Marks I have made
Listened to the show Saturday and it was not bad. I’ve been enjoying the weather, the clouds and wind and all, but have held off on planting much in the yard. Not quite warm enough yet. Though don’t be misled: I’m no flower, garden, vegetable, lawn or green-thing-in-general expert. Flyin’ by the seat of my pants, but I’m interested. Haven’t always been, but there’s something about a flower in bloom you planted yourself.
Come to think of it, I’m really not an expert at any one thing. This isn’t a cause of stress for me, but I did hear comment in recent days, after the funeral of a man who died early in his 70s, “He really didn’t die with much to show for his life. I don’t know that he really made a difference.” Well, when I heard this, I thought, Hmm. It sounded a bit harsh, but truth is that way, and it is a bit sad to think of leaving the world one day without having been an expert in something, without having left a mark of some sort.
So I made a short list. An inventory of the meaningfulness of my life: what I’m an expert at, ways I have made a difference, marks I have made. It felt a little odd, almost arrogant, to do such a thing, but it brought me a nice calm feeling inside. And it put to rest my pity for that man who passed on, about whom a woman whispered things. Each person is an expert in his or her own living of life, and the world doesn’t have to know the details. He may not have been a millionaire or famous for his voice, or a published writer, or some kind of spiritual guru. He may not have known how to make cheese or have climbed a mountain to its summit. But he was a man. He was tall and lean, dressed like a cowboy, got up each morning til he lost his leg. And then he still got up. He loved a woman. He raised a son. He had a dog, and loved pancakes and a good steak and Hollandaise sauce. And on the day he died, he called that woman, said, “We did have some good times, didn’t we?” And she agreed.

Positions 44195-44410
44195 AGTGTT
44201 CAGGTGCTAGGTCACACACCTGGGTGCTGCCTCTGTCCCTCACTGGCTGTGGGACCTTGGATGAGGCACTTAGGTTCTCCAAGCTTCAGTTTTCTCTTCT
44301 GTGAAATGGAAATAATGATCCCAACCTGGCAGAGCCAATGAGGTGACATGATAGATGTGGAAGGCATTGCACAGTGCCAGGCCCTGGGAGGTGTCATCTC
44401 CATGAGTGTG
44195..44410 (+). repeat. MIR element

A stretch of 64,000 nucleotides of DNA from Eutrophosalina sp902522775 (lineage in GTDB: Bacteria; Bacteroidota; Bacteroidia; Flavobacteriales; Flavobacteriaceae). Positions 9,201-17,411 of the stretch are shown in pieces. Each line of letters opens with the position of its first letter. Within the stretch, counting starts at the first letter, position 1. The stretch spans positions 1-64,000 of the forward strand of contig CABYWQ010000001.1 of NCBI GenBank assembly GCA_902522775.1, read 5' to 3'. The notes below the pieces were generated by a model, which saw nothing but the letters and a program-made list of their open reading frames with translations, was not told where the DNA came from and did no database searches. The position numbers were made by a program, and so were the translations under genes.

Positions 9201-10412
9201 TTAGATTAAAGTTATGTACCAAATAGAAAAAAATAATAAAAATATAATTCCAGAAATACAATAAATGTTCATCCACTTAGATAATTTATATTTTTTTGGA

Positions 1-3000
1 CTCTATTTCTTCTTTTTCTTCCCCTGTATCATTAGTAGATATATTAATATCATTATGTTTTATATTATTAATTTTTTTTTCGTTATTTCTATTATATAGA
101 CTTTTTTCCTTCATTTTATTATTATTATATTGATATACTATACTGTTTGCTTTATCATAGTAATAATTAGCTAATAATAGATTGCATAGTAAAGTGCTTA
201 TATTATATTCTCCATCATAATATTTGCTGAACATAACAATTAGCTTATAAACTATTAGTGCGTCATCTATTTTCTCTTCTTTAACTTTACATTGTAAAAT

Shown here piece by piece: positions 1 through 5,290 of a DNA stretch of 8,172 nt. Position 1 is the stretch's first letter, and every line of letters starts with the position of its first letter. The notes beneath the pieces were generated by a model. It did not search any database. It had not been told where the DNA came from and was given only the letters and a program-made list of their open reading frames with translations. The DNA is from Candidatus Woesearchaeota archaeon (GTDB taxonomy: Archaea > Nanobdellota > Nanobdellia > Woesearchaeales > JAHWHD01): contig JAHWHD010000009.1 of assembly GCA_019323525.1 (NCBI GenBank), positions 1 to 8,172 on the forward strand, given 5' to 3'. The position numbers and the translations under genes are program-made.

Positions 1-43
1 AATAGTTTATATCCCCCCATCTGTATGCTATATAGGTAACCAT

Sure, I’m an expert. In what my kids will and won’t eat, and how it’s made. In procrastination. In describing the taste of a slice of pie, and how hot water feels on your skin when it’s been a while. I’m an expert at breathing deep, and getting cards in the mail just in time or a bit late, and wanting, desperately, to fly. At making a perfect stack of buttermilk pancakes. At being a daughter who misses her parents, at loving a man from a distance. Maybe I’ll publish a book one day, and that will make me, oh, maybe an authority on not giving up. Not an expert.
I was raised by parents who believe you understand a thing if you can explain it. Maybe the expert part comes when you’ve explained it ten thousand times. That’s about how many batches of cookies I’ve made, I’m guessing. Still screw up now and then. Go figure.
My oldest sent this recipe from school, with a note that read, “Can we make this when I visit?” We made it, and oh, my. Seems I’ve got her hooked. Nice.
3 ripe bananas
1 tsp vanilla extract
1/2 tsp cinnamon
1/4 tsp nutmeg
1/2 cup sugar
2 cups flour
1 T baking powder
1/4-1/2 cup milk
Peel and mash the ripe bananas. Beat egg, sugar, vanilla, cinnamon, and nutmeg.
Blend egg mixture well with mashed bananas, then sift flour and baking powder into the banana/egg mixture. Combine thoroughly. If the batter seems to be too thick add a little milk… up to 1/2 cup.
Add oil to a frying pan and place on medium high heat. Drop spoonsful of the batter into the pan. Flip when you see the edges starting to get brown and golden. Lastly, combine cinnamon and sugar together to create your cinnamon sugar. Sprinkle on top of the fritters once they are finished cooking and still hot.